"Honestly, I shouldn't even be playing this year," Reed said.

At one point during drills, Reed looked like his old self.

He shuffled his feet with a lot of speed and precision in a ladder drill. And he swiveled his hips during another sequence. It didn't last, though, as a limp was noticeable most of the time.

"It's still a slow process," said Reed, who has estimated he's back to a bit over 35 percent physically. "If you kept watching me, you saw a little limp and that I couldn't do everything and had a little soreness. I knew I would have to demonstrate to the kids. It's coming along."

Reed, 31, said he would like to play football for a long time, eight to 10 years more.

"I don't want to retire," Reed said.

Will he be healthy enough to play that long? "I wouldn't ask the Ravens for anything if I wasn't going to be playing," Reed said.

Is it in the Ravens' best interests to give a new deal to a player who's also dealing with a painful nerve impingement?

A neck specialist recommended that Reed have surgery on his neck to repair the damage, but he declined to do so. Eventually, it's something Reed says he'll have to address.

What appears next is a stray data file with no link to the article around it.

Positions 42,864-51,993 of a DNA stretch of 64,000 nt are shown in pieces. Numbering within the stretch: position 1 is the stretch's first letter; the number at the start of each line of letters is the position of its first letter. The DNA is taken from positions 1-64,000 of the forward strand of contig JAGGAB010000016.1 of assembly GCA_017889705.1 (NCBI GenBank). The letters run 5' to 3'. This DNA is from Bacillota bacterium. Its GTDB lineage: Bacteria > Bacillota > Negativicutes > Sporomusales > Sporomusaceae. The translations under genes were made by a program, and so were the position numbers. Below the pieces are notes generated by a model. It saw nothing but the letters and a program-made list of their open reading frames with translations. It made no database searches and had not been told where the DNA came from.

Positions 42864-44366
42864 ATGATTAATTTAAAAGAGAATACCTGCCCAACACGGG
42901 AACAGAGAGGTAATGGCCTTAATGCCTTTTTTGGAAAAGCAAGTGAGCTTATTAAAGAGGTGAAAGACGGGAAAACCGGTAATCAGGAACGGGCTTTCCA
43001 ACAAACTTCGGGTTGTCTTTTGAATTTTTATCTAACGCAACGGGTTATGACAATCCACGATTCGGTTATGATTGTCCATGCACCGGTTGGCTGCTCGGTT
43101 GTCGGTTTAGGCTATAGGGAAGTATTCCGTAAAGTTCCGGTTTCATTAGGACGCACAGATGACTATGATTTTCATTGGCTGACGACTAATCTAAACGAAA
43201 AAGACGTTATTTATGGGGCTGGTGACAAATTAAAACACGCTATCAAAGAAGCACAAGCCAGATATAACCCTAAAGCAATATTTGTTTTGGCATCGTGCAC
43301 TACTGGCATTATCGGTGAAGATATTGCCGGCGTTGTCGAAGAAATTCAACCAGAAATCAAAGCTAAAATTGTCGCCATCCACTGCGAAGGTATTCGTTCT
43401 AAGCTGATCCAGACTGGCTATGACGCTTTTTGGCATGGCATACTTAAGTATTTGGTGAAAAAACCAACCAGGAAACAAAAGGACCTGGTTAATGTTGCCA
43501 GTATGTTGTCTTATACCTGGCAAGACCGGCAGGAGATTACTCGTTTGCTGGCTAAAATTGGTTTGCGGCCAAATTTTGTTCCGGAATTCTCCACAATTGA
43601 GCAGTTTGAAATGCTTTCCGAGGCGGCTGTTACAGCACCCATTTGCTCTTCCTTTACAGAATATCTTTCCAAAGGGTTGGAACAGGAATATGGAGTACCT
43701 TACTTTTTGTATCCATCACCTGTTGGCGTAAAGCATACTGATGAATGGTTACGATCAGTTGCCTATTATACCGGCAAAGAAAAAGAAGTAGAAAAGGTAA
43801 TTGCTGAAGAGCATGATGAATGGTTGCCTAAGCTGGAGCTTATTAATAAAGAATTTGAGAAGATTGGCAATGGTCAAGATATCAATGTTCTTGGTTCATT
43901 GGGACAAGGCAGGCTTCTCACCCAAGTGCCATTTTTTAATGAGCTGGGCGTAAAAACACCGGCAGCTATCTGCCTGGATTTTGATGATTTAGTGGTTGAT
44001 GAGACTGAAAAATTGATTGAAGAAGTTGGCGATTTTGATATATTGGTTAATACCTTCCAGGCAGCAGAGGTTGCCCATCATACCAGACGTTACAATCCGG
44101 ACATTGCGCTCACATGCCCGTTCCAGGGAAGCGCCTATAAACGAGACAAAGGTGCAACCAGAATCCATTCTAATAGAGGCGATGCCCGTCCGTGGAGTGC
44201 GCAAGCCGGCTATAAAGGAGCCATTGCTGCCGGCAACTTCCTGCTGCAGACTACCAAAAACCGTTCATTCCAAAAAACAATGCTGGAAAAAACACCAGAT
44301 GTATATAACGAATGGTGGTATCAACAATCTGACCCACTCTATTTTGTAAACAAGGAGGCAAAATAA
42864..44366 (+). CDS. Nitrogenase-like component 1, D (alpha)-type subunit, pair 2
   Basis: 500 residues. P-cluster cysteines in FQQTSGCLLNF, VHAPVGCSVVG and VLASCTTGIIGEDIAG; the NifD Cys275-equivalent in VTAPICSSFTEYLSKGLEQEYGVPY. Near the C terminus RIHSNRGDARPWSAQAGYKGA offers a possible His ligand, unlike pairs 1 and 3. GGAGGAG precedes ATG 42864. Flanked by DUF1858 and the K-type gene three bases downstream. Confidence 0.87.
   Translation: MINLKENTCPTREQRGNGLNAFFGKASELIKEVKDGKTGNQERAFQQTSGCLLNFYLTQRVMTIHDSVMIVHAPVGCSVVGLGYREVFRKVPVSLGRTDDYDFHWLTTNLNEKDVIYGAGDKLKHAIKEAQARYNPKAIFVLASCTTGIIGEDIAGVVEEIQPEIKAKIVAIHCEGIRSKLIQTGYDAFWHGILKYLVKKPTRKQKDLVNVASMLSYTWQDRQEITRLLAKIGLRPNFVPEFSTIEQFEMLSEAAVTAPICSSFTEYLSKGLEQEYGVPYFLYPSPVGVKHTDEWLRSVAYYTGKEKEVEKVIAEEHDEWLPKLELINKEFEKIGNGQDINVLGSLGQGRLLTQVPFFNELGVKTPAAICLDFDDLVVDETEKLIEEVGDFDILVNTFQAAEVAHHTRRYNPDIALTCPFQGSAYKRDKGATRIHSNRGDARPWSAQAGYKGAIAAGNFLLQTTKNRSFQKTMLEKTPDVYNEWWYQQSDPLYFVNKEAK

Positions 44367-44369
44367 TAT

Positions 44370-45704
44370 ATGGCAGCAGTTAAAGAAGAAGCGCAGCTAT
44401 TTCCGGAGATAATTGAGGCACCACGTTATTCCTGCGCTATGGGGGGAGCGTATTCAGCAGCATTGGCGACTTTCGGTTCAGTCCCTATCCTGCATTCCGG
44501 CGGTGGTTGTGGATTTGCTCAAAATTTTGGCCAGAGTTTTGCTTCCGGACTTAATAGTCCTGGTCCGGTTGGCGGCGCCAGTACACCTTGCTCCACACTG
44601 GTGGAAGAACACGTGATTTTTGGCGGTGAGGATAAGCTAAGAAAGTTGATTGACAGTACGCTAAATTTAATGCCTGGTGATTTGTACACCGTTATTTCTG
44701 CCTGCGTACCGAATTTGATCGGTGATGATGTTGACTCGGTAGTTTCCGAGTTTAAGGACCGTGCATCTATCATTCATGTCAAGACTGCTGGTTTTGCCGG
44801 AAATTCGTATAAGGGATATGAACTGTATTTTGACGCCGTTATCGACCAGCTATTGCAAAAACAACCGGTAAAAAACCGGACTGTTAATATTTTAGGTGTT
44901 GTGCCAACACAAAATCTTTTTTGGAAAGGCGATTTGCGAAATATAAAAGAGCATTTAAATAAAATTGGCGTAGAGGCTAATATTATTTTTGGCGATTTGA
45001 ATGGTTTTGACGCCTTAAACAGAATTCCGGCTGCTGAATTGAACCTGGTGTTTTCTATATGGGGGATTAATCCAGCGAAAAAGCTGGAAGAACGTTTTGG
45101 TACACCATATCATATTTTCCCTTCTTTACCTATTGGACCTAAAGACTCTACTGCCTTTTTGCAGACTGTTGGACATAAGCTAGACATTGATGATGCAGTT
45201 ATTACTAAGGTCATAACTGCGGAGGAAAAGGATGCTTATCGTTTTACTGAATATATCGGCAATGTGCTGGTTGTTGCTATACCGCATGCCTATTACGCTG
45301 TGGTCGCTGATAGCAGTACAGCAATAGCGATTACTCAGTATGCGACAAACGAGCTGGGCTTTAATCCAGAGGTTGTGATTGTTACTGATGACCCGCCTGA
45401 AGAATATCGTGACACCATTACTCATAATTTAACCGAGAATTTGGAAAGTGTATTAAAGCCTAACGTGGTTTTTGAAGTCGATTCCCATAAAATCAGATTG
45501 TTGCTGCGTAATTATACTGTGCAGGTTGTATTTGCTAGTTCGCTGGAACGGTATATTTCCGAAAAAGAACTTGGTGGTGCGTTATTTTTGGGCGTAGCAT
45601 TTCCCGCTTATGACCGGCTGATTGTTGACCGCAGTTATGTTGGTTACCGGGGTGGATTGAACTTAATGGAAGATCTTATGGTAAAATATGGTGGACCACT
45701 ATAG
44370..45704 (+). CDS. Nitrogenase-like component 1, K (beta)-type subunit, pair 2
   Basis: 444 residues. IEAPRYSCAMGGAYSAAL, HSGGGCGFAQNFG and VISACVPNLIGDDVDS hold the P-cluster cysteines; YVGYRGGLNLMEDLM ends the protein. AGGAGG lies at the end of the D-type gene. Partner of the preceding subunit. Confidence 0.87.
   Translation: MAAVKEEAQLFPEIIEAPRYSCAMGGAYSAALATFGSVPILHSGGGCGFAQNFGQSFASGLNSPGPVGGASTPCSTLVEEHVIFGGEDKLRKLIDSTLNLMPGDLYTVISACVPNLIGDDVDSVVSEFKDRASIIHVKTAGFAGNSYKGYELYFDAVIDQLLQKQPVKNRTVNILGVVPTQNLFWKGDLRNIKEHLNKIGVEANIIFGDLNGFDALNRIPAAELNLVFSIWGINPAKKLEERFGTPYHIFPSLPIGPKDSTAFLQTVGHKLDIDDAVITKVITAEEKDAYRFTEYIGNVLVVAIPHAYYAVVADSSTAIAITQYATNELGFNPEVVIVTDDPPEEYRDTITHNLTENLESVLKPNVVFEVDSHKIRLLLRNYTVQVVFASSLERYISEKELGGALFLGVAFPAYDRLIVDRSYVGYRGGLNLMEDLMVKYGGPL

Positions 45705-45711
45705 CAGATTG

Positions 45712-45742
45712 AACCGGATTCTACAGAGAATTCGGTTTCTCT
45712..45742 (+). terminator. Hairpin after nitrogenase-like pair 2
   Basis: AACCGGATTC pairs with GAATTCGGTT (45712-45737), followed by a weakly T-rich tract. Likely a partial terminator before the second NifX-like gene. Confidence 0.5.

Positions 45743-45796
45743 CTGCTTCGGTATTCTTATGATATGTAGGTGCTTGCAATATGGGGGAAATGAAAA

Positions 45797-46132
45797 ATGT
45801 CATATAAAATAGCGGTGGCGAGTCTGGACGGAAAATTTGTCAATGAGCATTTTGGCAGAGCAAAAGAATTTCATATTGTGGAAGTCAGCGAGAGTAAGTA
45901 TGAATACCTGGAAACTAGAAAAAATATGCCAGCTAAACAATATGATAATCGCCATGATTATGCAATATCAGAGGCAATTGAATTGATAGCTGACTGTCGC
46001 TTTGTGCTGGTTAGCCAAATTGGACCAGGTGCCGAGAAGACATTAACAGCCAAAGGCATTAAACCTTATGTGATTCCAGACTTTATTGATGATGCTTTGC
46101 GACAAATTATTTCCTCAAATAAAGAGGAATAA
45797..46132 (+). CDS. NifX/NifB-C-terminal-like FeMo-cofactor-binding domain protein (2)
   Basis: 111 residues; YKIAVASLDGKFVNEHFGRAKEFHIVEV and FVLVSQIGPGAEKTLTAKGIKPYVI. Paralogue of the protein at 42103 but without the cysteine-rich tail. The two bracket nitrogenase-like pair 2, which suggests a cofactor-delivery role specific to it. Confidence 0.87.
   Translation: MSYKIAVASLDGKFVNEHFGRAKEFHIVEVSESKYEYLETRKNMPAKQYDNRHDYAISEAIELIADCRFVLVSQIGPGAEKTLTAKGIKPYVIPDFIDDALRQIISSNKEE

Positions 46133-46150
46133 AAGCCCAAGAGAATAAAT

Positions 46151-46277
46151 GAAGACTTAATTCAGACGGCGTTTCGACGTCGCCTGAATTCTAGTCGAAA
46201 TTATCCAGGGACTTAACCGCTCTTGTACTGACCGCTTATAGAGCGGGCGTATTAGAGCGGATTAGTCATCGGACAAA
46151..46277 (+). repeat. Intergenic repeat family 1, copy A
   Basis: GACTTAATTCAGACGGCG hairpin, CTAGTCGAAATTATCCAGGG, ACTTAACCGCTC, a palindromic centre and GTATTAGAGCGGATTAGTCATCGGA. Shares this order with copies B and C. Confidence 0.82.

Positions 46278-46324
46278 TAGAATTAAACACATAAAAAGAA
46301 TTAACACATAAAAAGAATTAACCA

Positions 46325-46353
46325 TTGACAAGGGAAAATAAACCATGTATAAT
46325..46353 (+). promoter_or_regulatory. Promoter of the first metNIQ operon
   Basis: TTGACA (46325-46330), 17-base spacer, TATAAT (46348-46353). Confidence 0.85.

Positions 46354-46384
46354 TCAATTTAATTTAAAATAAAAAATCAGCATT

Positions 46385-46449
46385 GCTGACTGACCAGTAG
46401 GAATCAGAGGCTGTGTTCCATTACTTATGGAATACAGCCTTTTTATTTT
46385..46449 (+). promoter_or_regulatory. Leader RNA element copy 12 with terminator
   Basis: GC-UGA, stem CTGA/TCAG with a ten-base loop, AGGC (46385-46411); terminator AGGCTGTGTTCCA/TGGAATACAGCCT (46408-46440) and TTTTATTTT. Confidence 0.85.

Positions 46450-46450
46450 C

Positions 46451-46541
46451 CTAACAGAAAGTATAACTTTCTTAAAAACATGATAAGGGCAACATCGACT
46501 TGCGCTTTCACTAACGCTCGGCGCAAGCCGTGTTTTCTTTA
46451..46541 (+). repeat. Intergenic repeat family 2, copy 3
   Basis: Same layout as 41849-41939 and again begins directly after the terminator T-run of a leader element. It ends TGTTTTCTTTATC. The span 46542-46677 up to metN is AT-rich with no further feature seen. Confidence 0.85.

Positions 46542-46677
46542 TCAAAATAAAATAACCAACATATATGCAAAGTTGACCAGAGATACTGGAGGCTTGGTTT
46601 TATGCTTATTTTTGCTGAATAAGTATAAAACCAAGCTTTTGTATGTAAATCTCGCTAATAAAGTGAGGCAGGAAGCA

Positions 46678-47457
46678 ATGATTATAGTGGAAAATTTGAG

"I know I have to take care of it surgically at some point," Reed said.

Reed said that he has no hard feelings toward the Ravens, but repeatedly indicated there are things to iron out.

"If it was up to me, I would retire here," Reed said. "Does it always happen? No. At the end of the day, it's a business. Yes, I want to finish my career in Baltimore. Will it happen? Hey, both sides have to talk about it."

NOTES: The Ravens have released center Digger Bujnoch. Signed to a reserve/future contract in January, Bujnoch was with the team throughout the offseason.

The 6-foot-5, 280-pounder played collegiately at Cincinnati.

Reed moved his camp to Maryland for the first time, and it concludes today. He was joined by quarterback Troy Smith and outside linebacker Edgar Jones.

"We just wanted to come out here and give the community of Baltimore and give these kids something to take with them," Reed said. "A lot of them don't have the coaching, the technique. We just want to put that foundation down. It's just like life. We're trying to get the kids while they're young.

" We talk to them about their academics and school and fitness and drinking more water and eating right. It was a great day. These kids are amazing. It was about getting kids off the street, as many as we could."